Partnership brings STEM studios to elementary schools

Jace Gogel, 8, a second-grader at Holland Elementary School placed a cup decorated like a bunny on top of the Sphero robot as Kaiden Tempel, 7, also a second-grader, waited to tell it what to do next. The prop was used in a recent challenge in which students programmed the Spheros to complete a maze.

Students in two Dubois County elementary schools and one Perry County elementary school will have access to robots, 3D printers and other technology to invigorate and inspire STEM learning.

Through a partnership between Vincennes University, Purdue and STEM (Science, Technology, Engineering and Math) Education Works combined with a $2.5 million Lilly Endowment Grant, the newly created Design and Innovation Studios will be available in Perry Central Elementary School, Holland Elementary School and Northeast Dubois Elementary School.

The studios provide a variety of opportunities for schools, educators, students, and industry to discover new ways to explore design-thinking, problem-solving, technology, and creative skill sets. In addition, the studio provide hands-on experience with additive manufacturing, robotics, coding, engineering, and science learning through the use of relevant STEM equipment and technology.

The new studios are outfitted by STEM Education Works and come with an educational curriculum to assist schools with implementing the equipment into regular school work. As part of the program, schools are asked to have teachers undergo additional training and incorporate the technology lesson plans into their classes.

According to Sascha Harrell, director for education and training through IN-Mac — Indiana Next Generation Manufacturing Competitiveness Center through Purdue, the goal of the program is to build some of the foundational skills and interests in STEM at an early age. While these current processes and technologies may be much different by the time second-grader graduates from high school or university, the skills they are introduced to will help build the foundation to better work with whatever comes next.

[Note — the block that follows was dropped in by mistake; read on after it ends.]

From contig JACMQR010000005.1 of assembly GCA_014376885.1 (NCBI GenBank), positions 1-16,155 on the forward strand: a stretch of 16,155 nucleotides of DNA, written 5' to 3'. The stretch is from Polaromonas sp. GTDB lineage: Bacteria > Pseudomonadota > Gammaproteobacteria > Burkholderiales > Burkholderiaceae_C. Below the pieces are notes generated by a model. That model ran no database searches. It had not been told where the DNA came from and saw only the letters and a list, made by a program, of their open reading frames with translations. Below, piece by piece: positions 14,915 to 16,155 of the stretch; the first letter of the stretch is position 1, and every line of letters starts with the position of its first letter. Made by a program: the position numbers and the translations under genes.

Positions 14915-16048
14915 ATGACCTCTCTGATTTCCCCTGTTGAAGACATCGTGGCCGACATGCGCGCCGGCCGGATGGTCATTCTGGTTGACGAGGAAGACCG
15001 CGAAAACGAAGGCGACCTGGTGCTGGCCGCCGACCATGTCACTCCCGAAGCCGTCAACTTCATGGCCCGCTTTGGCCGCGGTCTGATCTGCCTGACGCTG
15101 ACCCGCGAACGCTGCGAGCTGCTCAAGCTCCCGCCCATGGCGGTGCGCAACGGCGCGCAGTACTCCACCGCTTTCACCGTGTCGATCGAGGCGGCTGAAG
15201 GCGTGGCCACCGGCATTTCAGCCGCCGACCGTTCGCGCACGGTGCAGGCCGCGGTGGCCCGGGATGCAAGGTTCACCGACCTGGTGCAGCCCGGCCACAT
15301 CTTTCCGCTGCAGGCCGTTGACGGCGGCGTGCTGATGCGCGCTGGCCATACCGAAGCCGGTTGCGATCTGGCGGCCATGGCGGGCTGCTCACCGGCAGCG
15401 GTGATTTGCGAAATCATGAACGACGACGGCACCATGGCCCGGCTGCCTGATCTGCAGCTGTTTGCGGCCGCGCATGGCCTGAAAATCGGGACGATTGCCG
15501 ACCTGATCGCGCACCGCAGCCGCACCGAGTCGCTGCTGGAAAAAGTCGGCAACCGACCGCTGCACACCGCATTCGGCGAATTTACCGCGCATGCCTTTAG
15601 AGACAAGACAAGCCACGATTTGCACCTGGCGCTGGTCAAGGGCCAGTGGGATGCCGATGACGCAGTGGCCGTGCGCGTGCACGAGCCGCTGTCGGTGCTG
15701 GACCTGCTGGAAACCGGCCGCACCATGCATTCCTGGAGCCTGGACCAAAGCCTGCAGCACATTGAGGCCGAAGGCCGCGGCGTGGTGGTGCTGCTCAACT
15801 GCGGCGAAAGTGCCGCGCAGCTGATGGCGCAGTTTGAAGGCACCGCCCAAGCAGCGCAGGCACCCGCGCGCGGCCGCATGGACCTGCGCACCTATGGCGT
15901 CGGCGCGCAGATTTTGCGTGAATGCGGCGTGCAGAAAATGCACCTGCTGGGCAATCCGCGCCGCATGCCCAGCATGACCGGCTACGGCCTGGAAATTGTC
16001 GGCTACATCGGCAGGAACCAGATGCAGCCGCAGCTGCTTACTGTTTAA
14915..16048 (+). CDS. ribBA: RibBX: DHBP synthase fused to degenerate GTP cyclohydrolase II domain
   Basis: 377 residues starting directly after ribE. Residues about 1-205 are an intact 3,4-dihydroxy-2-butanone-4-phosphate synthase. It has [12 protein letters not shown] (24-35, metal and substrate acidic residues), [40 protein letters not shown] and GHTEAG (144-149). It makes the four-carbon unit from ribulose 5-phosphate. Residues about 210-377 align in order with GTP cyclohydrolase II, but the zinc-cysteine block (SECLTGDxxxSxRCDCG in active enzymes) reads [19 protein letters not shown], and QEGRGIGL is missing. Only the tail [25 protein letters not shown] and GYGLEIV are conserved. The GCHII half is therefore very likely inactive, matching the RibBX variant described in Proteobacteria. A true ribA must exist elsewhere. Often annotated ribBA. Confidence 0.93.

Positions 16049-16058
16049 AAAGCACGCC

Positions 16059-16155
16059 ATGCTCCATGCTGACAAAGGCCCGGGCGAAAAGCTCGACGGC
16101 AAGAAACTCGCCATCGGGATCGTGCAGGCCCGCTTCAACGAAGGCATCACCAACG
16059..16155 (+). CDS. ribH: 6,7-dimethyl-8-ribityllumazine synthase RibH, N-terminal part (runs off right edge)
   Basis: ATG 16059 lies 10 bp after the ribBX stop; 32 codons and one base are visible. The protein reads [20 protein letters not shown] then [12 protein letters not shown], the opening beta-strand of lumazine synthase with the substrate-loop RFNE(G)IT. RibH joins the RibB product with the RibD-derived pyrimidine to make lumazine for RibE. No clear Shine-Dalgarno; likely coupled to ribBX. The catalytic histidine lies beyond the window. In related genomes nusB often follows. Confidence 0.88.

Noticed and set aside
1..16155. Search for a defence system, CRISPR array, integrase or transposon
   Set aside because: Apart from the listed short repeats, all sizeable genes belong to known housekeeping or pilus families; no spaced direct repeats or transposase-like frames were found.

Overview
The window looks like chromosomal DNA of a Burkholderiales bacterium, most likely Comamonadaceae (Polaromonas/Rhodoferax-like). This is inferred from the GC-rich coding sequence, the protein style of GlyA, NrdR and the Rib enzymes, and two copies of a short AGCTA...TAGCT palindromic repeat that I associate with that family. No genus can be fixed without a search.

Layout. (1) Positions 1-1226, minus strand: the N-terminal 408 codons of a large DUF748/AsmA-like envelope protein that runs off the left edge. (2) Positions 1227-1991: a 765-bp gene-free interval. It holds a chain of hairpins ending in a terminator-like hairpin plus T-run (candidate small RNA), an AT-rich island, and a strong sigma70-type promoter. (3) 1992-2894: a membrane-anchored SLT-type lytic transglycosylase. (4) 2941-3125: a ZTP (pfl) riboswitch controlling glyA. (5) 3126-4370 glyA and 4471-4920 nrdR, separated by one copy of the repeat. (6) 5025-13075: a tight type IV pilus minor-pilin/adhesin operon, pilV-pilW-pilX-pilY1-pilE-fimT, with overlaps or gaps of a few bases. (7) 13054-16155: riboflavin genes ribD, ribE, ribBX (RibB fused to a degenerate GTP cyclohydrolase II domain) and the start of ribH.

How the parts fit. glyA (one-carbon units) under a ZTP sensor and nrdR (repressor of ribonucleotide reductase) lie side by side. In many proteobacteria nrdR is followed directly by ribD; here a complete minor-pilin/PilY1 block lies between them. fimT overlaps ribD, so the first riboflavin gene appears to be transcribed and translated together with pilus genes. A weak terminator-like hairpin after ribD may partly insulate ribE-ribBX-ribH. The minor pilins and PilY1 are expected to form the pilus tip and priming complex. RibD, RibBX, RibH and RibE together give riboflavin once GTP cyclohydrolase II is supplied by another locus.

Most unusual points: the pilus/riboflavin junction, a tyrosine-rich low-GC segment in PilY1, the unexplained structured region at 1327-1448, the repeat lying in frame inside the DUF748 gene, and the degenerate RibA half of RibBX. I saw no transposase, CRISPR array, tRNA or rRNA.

Harrell pointed out that this also allows an earlier introduction to STEM and could impact their performance as they advance through school.

Christine Mills, president of STEM Education Works, stated the earlier the connections to these technologies and curricula occur, the better for students. Especially for girls.

(Left) Lilah Rasche, 10, a fourth-grader at Holland Elementary School, and Piper Nichter, 10, fourth grade, operated Spheros during the dedication. In addition to the Spheros, the lab has programmable robotic arms, 3D printers and circuit board bits.

“If we don’t get girls interested by the third grade, they are going to self-select out (of engineering fields),” Mills said.

Mills wants to see more girls in these roles but acknowledged this solves a bigger issue of the lack of people in these types of jobs. “I want to see more girls in engineering jobs,” she said. “We have such a shortage. Not just in women and minorities, but in people just doing these jobs.”

STEM Education Works also developed the curriculum to accompany the equipment. As part of the agreement through the partnership, schools give students 90 minutes of access to STEM skills weekly.

Mills explained this can be accomplished by bringing those STEM skills into play in different scenarios. She described an example of students talking about money in society. Covering the history, researching the creation and development of monetary standards and then, being asked to create their own monetary system.